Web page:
25 May 1999


Royal Botanical Gardens

  • Fountain for Kings George in Hyde Park
  • Eucalyptus trees covering a walkway
  • The AMP Centerpoint Tower
  • We woke up with a good night's rest and a much brighter outlook on the day.  Breakfast was superb - a buffet of fruits, sausages, eggs and breads.  Then we walked out into the sunny morning.  Unlike yesterday, everything seemed fresh and alive as we walked through Hyde Park and admired its fountains.  It could be due to the sunshine, or to a good night's sleep.


  • Il Porcellino
  • Parliament House
  • Palm tree in the Botanical Gardens
  • The turf garden
  • Bats in the trees!
  • A collection of succulents
  • Sydney's skyline
  • The Opera House and Harbour Bridge
  • A massive fig tree
  • After pausing to photograph some historic buildings, our first stop was the Royal Botanical Gardens.  Even though it is their autumn, some flowers were still in bloom, such as their rose garden. There was a turf garden, which was used as a test area for the city to decide which type of grass to plant on the park grounds.  Then we walked into a richer part of the garden that featured some tropical trees. We heard chirping noises from above, and we looked up to discover hundreds of fox-faced bats clinging to the branches.  The bats came to the gardens a couple of decades ago, and they're starting to cause a problem.  It sure was spooky!  We then took a walk along the shore and viewed the harbor.  Today, everything was beautiful - such a difference from yesterday.  The lush green vegetation made for a soothing enviornment in which to relax - although we could still hear the sounds of construction from the city; everyone is desparately building for the upcoming 2000 olympics.


  • Daria and the Opera House
  • Tobin and the Opera House
  • We walked towards the Rocks via the Opera House.  Its interior looked very plush and very 70's: wood paneling, sculpted chairs, abstract-art-like light fixtures.  The white tops of the House are covered in tile.  Some tiles toward the ground were broken off - maybe by souvenier hunters?



    The Rocks

  • View of the historic Rocks district
  • Once at the Rocks, we hunted around for the visitor's center.  On its second floor, the history of Australia's settlement was described in a fascinating sequence of paragraphs and paintings.  The early days of Sydney - convicts that built haphazard huts along the bay, overcrowded conditions - made such a contrast to the city today.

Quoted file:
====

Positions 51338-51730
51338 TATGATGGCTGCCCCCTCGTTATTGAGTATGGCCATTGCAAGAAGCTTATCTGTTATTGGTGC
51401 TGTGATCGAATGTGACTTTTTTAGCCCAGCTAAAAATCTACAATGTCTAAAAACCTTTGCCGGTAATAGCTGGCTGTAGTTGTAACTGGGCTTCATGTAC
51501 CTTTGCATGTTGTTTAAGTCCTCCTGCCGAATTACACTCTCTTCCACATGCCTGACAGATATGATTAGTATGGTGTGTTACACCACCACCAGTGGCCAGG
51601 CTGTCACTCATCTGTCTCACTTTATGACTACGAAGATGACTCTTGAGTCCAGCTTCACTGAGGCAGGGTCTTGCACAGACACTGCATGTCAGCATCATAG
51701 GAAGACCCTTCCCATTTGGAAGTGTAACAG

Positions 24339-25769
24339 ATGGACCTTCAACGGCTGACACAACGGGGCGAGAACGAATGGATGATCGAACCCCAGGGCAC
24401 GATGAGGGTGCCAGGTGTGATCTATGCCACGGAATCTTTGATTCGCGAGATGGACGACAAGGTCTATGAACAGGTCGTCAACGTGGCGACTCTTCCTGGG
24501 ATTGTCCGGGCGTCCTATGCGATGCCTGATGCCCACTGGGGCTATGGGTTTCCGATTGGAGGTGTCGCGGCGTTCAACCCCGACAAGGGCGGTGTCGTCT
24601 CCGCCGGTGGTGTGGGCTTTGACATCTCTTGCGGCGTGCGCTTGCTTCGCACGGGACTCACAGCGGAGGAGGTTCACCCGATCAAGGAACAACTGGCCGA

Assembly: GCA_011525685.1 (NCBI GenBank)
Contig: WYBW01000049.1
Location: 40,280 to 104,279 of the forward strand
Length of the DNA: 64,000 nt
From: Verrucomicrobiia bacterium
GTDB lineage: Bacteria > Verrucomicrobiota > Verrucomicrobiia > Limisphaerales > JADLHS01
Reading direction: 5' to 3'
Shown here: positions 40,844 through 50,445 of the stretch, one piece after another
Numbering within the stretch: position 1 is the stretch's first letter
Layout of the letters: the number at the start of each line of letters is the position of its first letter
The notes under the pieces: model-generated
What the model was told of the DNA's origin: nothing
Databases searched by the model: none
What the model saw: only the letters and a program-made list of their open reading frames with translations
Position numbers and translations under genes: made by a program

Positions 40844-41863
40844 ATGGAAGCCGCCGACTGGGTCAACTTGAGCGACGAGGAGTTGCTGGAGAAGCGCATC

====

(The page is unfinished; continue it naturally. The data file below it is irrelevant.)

• Daria walking on the Harbour Bridge
  • We decided not to follow a self-guided tour and opted instead for just wandering through the back alleyways of the Rocks.  Many historic buildings remain, although they now contain restaurants or gift shops.  We walked along the Nurses Walk, the Suez Canal, and got up onto the Sydney Harbor Bridge.  We ate lunch at the Gumnut Tea Room, which had a lovely courtyard nested among the historic buildings.  The food was unique - sandwiches of exotic meats and vegetables served in Turkish bread.  This was a great place to relax and rest from all the hiking.


  • Luna Park
  • Sydney Aquarium
  • After having a quick drink at the Observer Tavern (a site where early surgeons would perform autopsies right on the bar), we headed to the Circular Quay Ferries.  We boarded the one for Darling Harbor, and we got off at the Sydney National Aquarium.  At first, we weren't impressed by the aquarium - especially when compared to the one in Baltimore.  But then we entered the underwater walkways - two tunnels that lead along the bottom of a giant fish tank.  We watched in awe as a gigantic manta ray passed overhead; its wingspan was easily 6 feet.

    We caught a later ferry back to the Quay, and then walked back to the hotel.  Then we set off to Kings Cross (the Red Light district) in search of a recommended restaurant.  We found it - the Bayswater Brasserie.  It was a modest but busy cafe that served modern Australian dishes.  I had a wonderful snapper dish served on sweet potatoes; Daria had grilled chicken on risotto.  The guide book said that film industry people frequented this place - but we did not recongise anyone.  We walked back to our hotel, remarking on the number of prostitutes that emerged onto our hotel's street.

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